A busier-than-usual beginning to the year has not left me a lot of time for creative writing. I hesitate to make my first post of the nova annum political in nature, but there are a few things that I would like to say about the on-going Republican presidential primary election.
As with most of the country, it has been with great interest that I have observed the narrowing of the field from the eight or so candidates who began the race to the two serious horses still on the track. Thanks to the 24/7
rumor news mills and the abundance of information available on the internet, I feel as though I am better informed in this election than in any I have ever witnessed.
It is also with great interest, and a degree of puzzlement, I might add that I have observed the response of a number of Christian leaders and conservative pundits to John McCain’s emergence as the front-runner for the nomination.
After much prayer and thoughtful consideration, I voted for John McCain on Super Tuesday. I realize that he didn’t win my state, but if I had to do it again, I would not change my vote. I will most certainly vote for him in the general election in November if he gets the nod as the Republican candidate.
I chose McCain because of his leadership abilities, his practicality, his willingness to say what he believes and not just what people want to hear, and his proven conservative (yes, that’s right) track-record on moral issues. I believe he will do the right thing by our military, our economy, illegal immigration and given the opportunity will appoint pro-life judges to the Supreme Court.
Another reason I chose McCain is his ability to reach across the aisle. For too long now, our nation’s government has been grid-locked by the childish bickering and maneuvering that goes on between the two parties. I realize that there are certain core issues that cannot be compromised, but at some point, Congress must grow up and realize that on most issues, there is common ground between the two ideologies. This is what is best for the country. I believe that McCain is best suited for finding this common ground and making us a stronger nation.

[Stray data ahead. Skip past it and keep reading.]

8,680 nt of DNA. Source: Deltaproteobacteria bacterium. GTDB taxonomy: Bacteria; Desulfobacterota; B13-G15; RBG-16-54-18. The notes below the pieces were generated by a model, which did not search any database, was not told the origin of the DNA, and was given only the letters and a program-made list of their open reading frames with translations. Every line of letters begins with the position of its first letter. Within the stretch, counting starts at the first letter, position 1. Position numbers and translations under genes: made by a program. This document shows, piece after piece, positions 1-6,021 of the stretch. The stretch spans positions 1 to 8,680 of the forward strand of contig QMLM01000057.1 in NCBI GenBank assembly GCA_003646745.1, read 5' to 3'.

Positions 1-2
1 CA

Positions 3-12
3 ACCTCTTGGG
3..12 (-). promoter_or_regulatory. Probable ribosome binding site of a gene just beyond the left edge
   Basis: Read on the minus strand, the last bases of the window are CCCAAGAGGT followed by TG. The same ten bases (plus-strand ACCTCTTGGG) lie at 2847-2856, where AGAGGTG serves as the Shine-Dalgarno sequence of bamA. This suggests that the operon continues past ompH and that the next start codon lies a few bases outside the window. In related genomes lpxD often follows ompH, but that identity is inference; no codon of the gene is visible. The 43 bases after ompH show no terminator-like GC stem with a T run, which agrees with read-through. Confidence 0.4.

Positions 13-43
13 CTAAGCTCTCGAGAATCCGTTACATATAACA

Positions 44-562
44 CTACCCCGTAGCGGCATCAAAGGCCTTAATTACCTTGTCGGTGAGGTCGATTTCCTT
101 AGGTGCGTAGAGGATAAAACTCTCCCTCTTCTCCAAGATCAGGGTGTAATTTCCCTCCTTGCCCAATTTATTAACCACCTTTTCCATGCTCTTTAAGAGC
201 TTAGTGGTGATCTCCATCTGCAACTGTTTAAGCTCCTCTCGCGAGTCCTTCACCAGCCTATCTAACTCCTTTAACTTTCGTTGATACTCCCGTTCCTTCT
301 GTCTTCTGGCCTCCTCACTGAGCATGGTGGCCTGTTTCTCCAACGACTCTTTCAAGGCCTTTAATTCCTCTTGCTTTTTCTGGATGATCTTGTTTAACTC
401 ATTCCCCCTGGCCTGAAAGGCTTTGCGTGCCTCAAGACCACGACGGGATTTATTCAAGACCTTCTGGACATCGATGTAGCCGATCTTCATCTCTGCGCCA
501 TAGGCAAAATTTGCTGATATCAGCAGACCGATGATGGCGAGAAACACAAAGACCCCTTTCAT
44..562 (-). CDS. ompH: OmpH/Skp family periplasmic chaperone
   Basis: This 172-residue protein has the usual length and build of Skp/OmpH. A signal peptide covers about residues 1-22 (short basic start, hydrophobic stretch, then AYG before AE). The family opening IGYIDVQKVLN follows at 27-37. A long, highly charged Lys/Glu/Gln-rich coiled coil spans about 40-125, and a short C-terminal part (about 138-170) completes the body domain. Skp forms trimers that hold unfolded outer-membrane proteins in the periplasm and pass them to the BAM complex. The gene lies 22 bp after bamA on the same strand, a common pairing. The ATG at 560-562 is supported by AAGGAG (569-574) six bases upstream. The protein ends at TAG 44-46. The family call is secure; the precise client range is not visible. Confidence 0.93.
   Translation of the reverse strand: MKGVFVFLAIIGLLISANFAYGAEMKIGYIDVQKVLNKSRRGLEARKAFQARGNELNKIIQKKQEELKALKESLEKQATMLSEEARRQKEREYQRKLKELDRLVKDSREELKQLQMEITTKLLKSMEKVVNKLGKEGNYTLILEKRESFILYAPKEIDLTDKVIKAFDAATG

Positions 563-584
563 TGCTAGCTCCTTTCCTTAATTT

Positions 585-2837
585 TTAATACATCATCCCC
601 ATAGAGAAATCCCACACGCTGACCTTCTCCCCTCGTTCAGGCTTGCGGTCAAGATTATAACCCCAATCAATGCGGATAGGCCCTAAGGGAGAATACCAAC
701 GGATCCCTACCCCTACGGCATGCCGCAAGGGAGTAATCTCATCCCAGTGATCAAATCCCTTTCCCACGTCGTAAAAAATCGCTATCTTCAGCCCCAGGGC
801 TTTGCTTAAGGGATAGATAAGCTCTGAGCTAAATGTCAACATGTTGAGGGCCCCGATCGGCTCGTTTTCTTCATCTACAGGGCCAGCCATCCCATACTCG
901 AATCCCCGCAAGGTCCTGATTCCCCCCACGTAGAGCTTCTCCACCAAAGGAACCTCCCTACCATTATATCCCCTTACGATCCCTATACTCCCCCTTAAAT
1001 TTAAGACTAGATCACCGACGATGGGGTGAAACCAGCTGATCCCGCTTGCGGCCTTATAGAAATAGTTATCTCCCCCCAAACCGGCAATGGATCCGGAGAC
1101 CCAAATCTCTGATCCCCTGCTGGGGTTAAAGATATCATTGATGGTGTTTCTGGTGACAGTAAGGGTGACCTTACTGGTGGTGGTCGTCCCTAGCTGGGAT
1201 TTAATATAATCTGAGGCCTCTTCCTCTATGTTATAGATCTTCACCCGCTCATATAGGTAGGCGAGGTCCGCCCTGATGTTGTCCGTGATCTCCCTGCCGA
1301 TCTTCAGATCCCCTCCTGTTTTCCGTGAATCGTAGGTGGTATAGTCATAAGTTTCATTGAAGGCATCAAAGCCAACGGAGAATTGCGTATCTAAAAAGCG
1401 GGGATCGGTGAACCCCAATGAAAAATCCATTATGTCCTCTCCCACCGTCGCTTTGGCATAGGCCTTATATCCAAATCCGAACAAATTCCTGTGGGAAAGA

Here is where my puzzlement lies with many of the conservative mouth-pieces. For years now, Rush Limbaugh, Ann Coulter, et al, have raised hue and cry about the Democrats’ unreasonable attitude and unwillingness to work together. Now, given the opportunity to support a candidate who is capable of effecting this, they choose to withdraw into their corner and pout, threatening to vote for Hillary (what?!?) or Obama (WHAT?!?) or even worse, not even vote at all. Their theory is, “We will let the country have four to eight years of liberal leadership and then they will see why we need a conservative president.” Ignoring the potential damage that this could bring to the country, they are demonstrating at best a shortsightedness, and at worst an arrogant spitefulness that shows that they value their ideas above their country. In my opinion, this makes them no better than the liberals that they so handily criticize for the same thing.
If these individuals wish to sit out the upcoming election, that is their right. I would suggest, however, that if they do so and the true liberals win, they have forfeited their credibility and have no right to complain about the leadership that the Clintons or Obama will bring to the Whitehouse.
After weighing all the issues, it is my opinion that John McCain might just turn out to be the best president we have had since Ronald Reagan. Conservative voters need to follow Mitt Romney’s lead and get behind him. Otherwise, we can prepare ourselves for the political and moral nightmare that the alternative will bring.
The only thing that is needed for evil to triumph is for good men to do nothing. Edmund Burke